downunder 06-20-2008 04:04 PM

Any possibility you could post some photos for us? Is this county ditch perpendicular to the w/i fence, parallel to it, etc? About how far from the fence is the ditch or about how big of an area are you trying to work with? You gave good information so far, but I'm not visualizing it just yet.
Sounds like an interesting project.

Miller-man 06-29-2008 01:01 AM

The county ditch is parallel to the back fence of the yard. The back fence is about 10-15 feet from the ditch and the entire length of the fence is about 75 feet.

I have three pictures of this area in photo album...

Picture 1 is looking along the county ditch from within my property; the house is to the left and the backyard fence is to the right. The landscaping to the left of the ditch is what gets disturbed when there are heavy rains.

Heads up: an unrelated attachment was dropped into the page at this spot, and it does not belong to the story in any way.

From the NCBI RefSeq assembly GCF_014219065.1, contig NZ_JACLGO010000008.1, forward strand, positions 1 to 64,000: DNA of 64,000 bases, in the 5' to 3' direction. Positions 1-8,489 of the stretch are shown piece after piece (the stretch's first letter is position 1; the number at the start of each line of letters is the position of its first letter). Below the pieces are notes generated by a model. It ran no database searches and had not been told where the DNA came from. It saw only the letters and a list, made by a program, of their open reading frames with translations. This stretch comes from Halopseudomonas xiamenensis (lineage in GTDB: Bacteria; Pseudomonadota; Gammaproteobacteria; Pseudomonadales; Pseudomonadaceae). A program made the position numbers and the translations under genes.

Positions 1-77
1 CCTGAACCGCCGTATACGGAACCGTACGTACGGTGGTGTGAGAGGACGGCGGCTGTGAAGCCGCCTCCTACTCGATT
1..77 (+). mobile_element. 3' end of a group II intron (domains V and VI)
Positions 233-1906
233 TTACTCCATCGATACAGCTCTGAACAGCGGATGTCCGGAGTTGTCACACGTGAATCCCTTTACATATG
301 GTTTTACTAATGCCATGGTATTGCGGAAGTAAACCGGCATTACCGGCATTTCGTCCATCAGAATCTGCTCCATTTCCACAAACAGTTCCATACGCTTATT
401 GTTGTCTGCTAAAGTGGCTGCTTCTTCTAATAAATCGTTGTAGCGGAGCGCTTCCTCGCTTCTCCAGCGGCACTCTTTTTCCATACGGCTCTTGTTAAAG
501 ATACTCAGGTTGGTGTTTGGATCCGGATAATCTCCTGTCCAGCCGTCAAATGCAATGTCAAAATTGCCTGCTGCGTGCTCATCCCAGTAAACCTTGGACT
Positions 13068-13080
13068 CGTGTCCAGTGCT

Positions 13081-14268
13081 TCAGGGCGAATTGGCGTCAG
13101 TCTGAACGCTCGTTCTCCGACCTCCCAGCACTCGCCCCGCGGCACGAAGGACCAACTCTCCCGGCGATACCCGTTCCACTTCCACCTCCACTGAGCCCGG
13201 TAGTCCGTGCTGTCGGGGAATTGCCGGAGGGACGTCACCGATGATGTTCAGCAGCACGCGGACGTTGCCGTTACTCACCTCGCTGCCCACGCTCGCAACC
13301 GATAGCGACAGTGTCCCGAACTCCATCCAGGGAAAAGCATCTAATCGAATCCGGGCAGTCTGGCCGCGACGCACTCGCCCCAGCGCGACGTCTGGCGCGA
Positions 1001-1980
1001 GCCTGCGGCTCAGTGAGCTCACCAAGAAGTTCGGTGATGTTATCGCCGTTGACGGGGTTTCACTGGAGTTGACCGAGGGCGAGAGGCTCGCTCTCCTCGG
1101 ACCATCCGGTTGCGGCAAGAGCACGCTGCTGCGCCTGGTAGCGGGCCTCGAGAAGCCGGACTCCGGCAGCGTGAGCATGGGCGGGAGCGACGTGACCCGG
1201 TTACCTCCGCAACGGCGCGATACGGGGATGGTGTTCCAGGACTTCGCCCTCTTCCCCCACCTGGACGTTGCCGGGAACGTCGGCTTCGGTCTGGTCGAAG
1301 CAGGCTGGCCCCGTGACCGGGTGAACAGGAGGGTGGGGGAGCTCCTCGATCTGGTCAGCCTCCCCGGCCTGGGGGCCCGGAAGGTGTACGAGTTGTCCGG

Picture 2 is a look at the backyard fence from outside my property. The supplemental ditch that I am proposing to construct would parallel the green, metal fence along the back and side of the yard and would dump into the county ditch.

Picture 3 is a view directly behind my property toward the house which shows the direction of water through the fence and toward the county ditch.

Thanks for looking.

Randell Tarin 06-29-2008 04:54 PM

1 Attachment(s)
Does this sketch approximate your conditions?

If the top of the drawing for discussion purposes is North, then which direction does the water flow down the slope into the drainage ditch?

Which direction is it flowing in the ditch?

Is the entire length affected or only a portion? If so, which part?

Miller-man 06-29-2008 07:47 PM

Your drawing is accurate.

The flow of water is both South and East. So the water flows downhill from the Northerly direction and the ditch slopes downhill to the East.

The areas affected then are within the West side and North side fences.

I hope this is clear.

Randell Tarin 06-29-2008 10:03 PM

1 Attachment(s)